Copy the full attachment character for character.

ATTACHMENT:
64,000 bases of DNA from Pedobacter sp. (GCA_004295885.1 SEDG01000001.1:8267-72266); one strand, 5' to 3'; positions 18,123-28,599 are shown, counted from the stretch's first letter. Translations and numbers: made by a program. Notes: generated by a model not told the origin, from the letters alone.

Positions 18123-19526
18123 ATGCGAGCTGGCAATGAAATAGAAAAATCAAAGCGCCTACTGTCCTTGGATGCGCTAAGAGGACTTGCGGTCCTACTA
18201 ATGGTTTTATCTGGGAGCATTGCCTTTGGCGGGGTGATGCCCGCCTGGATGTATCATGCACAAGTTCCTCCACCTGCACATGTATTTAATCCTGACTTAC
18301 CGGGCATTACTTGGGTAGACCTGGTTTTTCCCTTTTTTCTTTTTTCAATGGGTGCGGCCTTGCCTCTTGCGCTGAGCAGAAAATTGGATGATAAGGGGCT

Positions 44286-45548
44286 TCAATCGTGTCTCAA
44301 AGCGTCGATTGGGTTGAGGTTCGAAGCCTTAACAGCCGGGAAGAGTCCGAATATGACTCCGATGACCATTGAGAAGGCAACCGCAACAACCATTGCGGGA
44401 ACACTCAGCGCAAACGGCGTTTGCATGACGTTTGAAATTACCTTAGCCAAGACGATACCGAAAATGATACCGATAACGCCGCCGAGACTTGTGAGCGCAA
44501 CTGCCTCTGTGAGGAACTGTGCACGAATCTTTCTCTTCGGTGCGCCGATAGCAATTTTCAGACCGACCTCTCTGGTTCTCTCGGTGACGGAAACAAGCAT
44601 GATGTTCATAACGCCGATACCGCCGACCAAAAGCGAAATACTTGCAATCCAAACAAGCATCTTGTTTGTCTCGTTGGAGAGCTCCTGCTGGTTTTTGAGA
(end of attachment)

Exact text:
64,000 bases of DNA from Pedobacter sp. (GCA_004295885.1 SEDG01000001.1:8267-72266); one strand, 5' to 3'; positions 18,123-28,599 are shown, counted from the stretch's first letter. Translations and numbers: made by a program. Notes: generated by a model not told the origin, from the letters alone.

Positions 18123-19526
18123 ATGCGAGCTGGCAATGAAATAGAAAAATCAAAGCGCCTACTGTCCTTGGATGCGCTAAGAGGACTTGCGGTCCTACTA
18201 ATGGTTTTATCTGGGAGCATTGCCTTTGGCGGGGTGATGCCCGCCTGGATGTATCATGCACAAGTTCCTCCACCTGCACATGTATTTAATCCTGACTTAC
18301 CGGGCATTACTTGGGTAGACCTGGTTTTTCCCTTTTTTCTTTTTTCAATGGGTGCGGCCTTGCCTCTTGCGCTGAGCAGAAAATTGGATGATAAGGGGCT

Positions 44286-45548
44286 TCAATCGTGTCTCAA
44301 AGCGTCGATTGGGTTGAGGTTCGAAGCCTTAACAGCCGGGAAGAGTCCGAATATGACTCCGATGACCATTGAGAAGGCAACCGCAACAACCATTGCGGGA
44401 ACACTCAGCGCAAACGGCGTTTGCATGACGTTTGAAATTACCTTAGCCAAGACGATACCGAAAATGATACCGATAACGCCGCCGAGACTTGTGAGCGCAA
44501 CTGCCTCTGTGAGGAACTGTGCACGAATCTTTCTCTTCGGTGCGCCGATAGCAATTTTCAGACCGACCTCTCTGGTTCTCTCGGTGACGGAAACAAGCAT
44601 GATGTTCATAACGCCGATACCGCCGACCAAAAGCGAAATACTTGCAATCCAAACAAGCATCTTGTTTGTCTCGTTGGAGAGCTCCTGCTGGTTTTTGAGA